Sir Peter Gluckman
When one is starting on a research career, it is hard to appreciate the difference between a supervisor and a mentor. Some people can be both, but mentorship is something to be treasured. Mentorship is not about the technical journey of science; rather, it is support of the personal journey, of relationships, of choices made, of pathways followed, and of networks joined.
I have been lucky in my research career to have had four remarkable but very different mentors.
Kaye Ibbertson was Foundation Professor of Endocrinology at the University of Auckland’s Medical School, and he introduced me to endocrine research even while I was an Otago medical student. Kaye then disrupted my medical registration year by taking me with him for three months to the Himalayas to undertake thyroid research with him, and under the sometimes watchful eye of Ed Hillary.
Melvin Grumbach in San Francisco was the doyen of pediatric endocrinology with whom I did my postdoctoral fellowship, and was a lifelong confidant until he died four years ago.
On my return to New Zealand, Mont Liggins gave me space and connections to develop my research line alongside his. So often Mont would gently support my research with ideas but never try and limit where I went.
And there was Sir Robert (Bob) Elliot who, sadly, died last week.
Bob and I first came into contact in Auckland’s venereal diseases clinic. The now removed building at the front of Auckland Hospital (roughly where the main entrance is) housed the VD clinic, in which I was assisting as a final year student in 1970. But also in the building was a recently arrived professor of paediatrics, as there was nowhere else to house him. I was a final year student; he was a newly arrived and brash Australian paediatrician. Yet, we gelled, and he was soon enthusing me in very long after-hours discussions about the importance of research and the value of lateral thinking. He was already trying to recruit me.
Soon after, I saw Bob in a very different light – on his ward rounds, with a twinkle in his eye, a crying baby would be in his arms being soothed. His clinical acumen was great, but it was his immense empathy and connection with young, sick children that was captivating.
Within two years of graduation, I was a junior lecturer and research fellow in his department. He never tried to influence what research I was doing. Indeed, there was no overlap between my interests and his. But what I learned was the value of thinking outside the box, not being afraid to look beyond dogma, and exploring to find what were the real underlying questions. He integrated me into the Australian paediatric research community, which was critical to expanding my understandings given the department at that time had only four staff.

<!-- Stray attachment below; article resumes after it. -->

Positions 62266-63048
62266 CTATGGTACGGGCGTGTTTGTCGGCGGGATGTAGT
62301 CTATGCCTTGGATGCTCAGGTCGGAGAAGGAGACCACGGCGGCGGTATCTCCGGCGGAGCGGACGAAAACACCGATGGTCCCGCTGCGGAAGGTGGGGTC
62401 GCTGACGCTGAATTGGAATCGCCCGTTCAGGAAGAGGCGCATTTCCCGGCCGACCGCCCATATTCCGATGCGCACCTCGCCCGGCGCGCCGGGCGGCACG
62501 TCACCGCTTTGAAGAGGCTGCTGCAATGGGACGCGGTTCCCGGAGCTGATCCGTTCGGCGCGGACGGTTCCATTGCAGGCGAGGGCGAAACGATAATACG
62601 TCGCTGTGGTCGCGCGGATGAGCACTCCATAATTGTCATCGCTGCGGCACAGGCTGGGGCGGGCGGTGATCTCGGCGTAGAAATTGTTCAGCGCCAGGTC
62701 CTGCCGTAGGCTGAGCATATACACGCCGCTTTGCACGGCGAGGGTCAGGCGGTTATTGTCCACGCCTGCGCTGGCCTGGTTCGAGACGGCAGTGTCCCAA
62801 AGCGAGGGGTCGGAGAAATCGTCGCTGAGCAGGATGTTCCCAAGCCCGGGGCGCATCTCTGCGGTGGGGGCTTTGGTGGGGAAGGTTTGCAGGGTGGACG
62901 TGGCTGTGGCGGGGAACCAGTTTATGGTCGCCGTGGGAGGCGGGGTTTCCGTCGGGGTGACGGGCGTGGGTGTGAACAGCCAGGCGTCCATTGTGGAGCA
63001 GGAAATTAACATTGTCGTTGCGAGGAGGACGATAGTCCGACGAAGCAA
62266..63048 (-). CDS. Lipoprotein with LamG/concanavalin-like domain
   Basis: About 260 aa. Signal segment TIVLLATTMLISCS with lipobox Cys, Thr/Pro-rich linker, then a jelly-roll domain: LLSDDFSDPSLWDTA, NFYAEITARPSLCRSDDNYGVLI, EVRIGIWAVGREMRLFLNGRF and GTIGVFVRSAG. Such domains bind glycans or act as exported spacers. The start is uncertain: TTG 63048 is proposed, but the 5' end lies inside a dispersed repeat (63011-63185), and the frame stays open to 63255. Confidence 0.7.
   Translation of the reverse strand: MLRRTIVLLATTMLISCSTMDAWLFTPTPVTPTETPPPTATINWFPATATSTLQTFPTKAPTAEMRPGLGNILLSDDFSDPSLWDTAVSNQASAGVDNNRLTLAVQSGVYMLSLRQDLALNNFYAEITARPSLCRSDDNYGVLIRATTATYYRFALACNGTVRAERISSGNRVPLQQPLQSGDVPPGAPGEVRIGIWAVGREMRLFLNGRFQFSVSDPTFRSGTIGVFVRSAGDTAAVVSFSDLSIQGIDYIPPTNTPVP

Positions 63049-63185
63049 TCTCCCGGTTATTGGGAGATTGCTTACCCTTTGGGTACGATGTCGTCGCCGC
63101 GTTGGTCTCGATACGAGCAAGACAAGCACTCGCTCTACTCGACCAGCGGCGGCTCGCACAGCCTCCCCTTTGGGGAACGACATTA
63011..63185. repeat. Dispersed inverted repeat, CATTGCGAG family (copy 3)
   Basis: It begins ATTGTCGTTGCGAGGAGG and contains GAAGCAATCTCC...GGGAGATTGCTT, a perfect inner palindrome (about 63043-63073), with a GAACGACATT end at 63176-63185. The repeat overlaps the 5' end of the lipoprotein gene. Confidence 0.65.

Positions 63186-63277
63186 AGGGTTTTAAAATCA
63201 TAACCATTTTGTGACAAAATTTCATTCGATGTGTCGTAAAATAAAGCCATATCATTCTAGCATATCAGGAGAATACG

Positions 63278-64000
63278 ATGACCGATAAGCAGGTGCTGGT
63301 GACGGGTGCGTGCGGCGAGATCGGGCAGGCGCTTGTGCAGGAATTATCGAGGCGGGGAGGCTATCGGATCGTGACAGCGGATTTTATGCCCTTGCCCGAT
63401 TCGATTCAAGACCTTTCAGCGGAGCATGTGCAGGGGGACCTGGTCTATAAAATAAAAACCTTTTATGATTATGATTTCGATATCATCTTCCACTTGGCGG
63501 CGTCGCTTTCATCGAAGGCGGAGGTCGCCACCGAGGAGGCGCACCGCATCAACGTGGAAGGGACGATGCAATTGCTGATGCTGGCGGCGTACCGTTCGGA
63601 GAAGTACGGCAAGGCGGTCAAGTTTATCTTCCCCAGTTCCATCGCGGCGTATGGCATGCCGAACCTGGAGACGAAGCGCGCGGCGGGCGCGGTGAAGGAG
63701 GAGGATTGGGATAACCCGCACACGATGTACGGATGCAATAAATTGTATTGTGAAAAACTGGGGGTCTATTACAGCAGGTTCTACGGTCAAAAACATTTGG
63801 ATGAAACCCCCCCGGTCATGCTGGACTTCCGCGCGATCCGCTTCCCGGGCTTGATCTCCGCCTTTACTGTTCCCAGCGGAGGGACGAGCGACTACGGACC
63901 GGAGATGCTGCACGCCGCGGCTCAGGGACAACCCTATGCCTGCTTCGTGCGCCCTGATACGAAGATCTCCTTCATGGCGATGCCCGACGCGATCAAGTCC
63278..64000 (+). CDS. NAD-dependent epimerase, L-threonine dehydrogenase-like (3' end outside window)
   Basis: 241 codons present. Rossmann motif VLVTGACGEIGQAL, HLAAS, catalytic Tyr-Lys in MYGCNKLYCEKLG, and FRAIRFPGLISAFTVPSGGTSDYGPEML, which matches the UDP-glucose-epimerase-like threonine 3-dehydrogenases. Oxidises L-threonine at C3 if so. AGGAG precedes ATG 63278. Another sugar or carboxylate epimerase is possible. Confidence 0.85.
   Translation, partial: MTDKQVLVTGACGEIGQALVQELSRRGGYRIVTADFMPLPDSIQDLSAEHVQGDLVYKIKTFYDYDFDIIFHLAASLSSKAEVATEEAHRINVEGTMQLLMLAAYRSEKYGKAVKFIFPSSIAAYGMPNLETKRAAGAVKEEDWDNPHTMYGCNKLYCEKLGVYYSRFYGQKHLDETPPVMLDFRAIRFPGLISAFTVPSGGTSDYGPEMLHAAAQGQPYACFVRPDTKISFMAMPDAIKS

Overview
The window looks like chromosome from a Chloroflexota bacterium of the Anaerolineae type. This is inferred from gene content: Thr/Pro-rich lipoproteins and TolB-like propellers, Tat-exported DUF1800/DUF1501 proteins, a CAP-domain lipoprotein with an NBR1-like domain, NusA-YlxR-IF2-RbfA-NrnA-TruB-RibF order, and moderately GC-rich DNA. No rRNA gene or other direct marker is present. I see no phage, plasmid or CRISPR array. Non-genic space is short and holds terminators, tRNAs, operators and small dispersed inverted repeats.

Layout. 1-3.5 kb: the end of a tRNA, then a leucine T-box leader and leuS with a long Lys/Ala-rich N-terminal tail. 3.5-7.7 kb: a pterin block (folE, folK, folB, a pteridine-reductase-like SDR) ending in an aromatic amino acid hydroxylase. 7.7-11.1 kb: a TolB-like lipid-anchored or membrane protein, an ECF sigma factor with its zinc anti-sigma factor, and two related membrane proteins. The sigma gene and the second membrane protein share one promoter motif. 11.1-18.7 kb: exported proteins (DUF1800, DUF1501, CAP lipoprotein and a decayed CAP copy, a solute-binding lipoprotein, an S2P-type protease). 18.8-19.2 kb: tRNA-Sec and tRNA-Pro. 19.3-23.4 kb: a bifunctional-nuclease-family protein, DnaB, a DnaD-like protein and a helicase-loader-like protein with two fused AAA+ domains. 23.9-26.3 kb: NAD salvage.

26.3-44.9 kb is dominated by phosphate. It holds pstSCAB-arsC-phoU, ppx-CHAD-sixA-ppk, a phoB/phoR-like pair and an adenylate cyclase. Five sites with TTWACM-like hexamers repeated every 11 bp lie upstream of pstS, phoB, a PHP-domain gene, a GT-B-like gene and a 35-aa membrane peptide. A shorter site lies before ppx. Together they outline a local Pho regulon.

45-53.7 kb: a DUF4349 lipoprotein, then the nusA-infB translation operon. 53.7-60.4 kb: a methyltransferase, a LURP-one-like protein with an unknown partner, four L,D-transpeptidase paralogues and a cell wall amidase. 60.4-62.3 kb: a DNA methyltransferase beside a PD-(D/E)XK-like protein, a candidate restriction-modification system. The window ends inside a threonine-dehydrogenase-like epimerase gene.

And Bob was a rebel. He arrived in Auckland when paediatrics was a marginal activity. One professor of medicine (not Kaye Ibbertson) had called me into his office to tell me, in no uncertain terms, that I was throwing away a promising career by entering pediatrics. Town and gown tensions were rife in Princess Mary Hospital – the old cockroach ridden army wards that were then the children’s wards. As on-call junior doctors, we had to play all sorts of games to get children transferred to the academic team.
Adult medicine would not accept that paediatrics was a distinct entity. I was in the first cohort trained in paediatrics that did not first have to be examined in adult medicine when I sat the college exams in 1974. Paediatric disciplines were not being allowed to develop. Even when I returned to Auckland in 1980, as the only paediatric endocrinologist I provided two clinics a week free to Auckland hospital for many years, because otherwise there would have been none.
Bob was at the forefront of the change. He had to confront all these issues. Critically, he made the case for a separate research foundation for child health and got the support of Rotary. That was to become Cure Kids. He shifted from being head of department to being the first professor of child health research. The journey to a world class paediatric hospital and world class paediatric care was underway.
Bob’s research went in all sorts of directions. Perhaps his most life-saving discovery – and one that gave him global recognition – was work with Mike Starling and John Neutze on the role of prostaglandin PGE1 in maintaining the ductus arteriosus, the special vessel that is essential for fetal circulation but closes at birth. With some cardiac malformations it needs to be kept open until the baby can undergo cardiac surgery, and Bob’s discovery is still used globally. His partnership with Mike Starling was notable in other ways; Mike was sadly a severe hemiplegic from birth, and while Bob recognised that his significant disability might damage laboratory glassware, he had no hesitation in recruiting Mike to his team soon after he arrived.
Bob contributed to work in other areas such as cystic fibrosis, and especially type 1 diabetes. Retiring was not in his nature, and when he left the University he moved into biotech, exploring xenographic cell transplantation using virus-free pigs. He engaged in these projects until his death.
What did Bob teach me? The value of thinking outside the square, encouraging new ways and new ideas, not being intellectually afraid, and how to be really enthused by new knowledge that young scientists bring forward. And perhaps most memorable of all, how to approach and engage the most vulnerable and sick young child.